COMMUNITY EVENTS

Event Posting Policy: One-time events and programs may be posted here. No announcement may be posted which will promote a commercial interest or cause. Events should be accessible to TAC members either geographically (San Francisco Bay Area) or virtually. Submit events to tac@famsf.org.

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Piña: The Enduring Philippine Fabric (Tour)

Selected Dates through August, 1pm PT
Learn More and Register
Admission: Free
Location: San Francisco Filipino Cultural Center, 814 Mission Street Mezzanine, San Francisco

Organizer: The Hinabi Project

The Piña: An Enduring Philippine Fabric exhibit, an installation of the Hinabi Project, provides an introduction to the history and production of piña fabric, a unique, translucent, handmade material woven from pineapple leaf fibers.

 

Register for a tour (Tour starts on the hour and will last approximately 30-45 minutes) For more information about schedules, email: contact@thehinabiproject.org

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The Copacetic Crocheter: Normalynn Ablao

With Normalynn Ablao

Wednesday, August 10, 2022,  10am PT
Learn More and Register
Admission: Free
Location: Online
Organizer: San Francisco School of Needlework & Design

Normalynn Ablao, also known as The Copasetic Crocheter, has been a crochet pattern designer for 16 years. She may best be known in the crochet community to have shared the basic cake template patterns that are seen in many crochet cakes today. Currently Normalynn offers in her delightful webpage unique food patterns, as well as her popular cake patterns for curious crocheters that will satisfy any palate guilt free!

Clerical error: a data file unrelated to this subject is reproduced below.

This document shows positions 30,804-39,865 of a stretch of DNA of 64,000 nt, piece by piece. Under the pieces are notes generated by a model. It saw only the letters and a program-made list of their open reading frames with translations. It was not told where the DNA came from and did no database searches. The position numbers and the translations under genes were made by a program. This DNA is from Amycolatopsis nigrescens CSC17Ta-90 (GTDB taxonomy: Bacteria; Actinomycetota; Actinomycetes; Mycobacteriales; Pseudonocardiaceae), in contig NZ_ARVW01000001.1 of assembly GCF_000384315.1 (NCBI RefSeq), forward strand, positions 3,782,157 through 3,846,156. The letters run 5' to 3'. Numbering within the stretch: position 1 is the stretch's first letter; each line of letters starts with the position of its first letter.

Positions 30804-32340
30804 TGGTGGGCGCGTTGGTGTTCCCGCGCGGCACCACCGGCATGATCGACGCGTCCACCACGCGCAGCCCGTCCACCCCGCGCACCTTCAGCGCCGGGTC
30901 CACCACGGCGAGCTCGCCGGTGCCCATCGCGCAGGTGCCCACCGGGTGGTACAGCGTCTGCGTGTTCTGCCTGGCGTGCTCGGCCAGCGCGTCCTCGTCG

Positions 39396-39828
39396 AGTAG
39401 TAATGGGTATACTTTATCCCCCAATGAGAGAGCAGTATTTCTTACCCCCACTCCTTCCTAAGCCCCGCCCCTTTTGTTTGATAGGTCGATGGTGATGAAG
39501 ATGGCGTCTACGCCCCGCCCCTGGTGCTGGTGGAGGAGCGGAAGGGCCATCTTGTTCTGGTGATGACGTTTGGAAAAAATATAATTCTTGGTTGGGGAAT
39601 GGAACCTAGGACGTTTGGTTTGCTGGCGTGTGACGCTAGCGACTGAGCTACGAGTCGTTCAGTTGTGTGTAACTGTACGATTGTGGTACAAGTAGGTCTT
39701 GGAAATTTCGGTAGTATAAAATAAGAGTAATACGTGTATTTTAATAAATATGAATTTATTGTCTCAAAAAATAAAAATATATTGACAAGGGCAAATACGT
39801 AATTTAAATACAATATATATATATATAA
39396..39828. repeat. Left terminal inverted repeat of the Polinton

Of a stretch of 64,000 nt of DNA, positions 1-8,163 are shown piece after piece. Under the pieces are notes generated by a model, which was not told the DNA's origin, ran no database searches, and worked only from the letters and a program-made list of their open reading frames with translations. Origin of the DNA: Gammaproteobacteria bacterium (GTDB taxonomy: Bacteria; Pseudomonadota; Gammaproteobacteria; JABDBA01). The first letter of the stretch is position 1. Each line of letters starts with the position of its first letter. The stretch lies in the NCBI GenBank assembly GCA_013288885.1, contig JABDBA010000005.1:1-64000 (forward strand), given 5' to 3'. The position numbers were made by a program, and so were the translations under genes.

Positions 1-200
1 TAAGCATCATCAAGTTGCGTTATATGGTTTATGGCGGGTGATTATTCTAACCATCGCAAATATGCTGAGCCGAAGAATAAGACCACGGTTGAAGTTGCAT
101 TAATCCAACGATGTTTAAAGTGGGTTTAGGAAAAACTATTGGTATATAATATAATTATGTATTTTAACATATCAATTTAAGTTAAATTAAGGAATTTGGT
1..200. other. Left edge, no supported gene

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Stitching for Survival: Queer Ecologies

With Liz Harvey

Wednesday, August 24, 2022,  10am PT
Learn More and Register
Admission: $10
Location: Online
Organizer: San Francisco School of Needlework & Design

Liz Harvey is a queer artist who makes textile-based works, including mixed media, collage, and performance, in ways that disorient viewers while pointing towards queer and environmental liberatory futures. Liz Harvey will share and discuss her work and how it engages with stitching as a way to deal with the bittersweet, particularly around dealing with climate disruption during the Anthropocene. Liz will also share how disorientation and embroidery come together as strategies to “queer” our relationship to nature.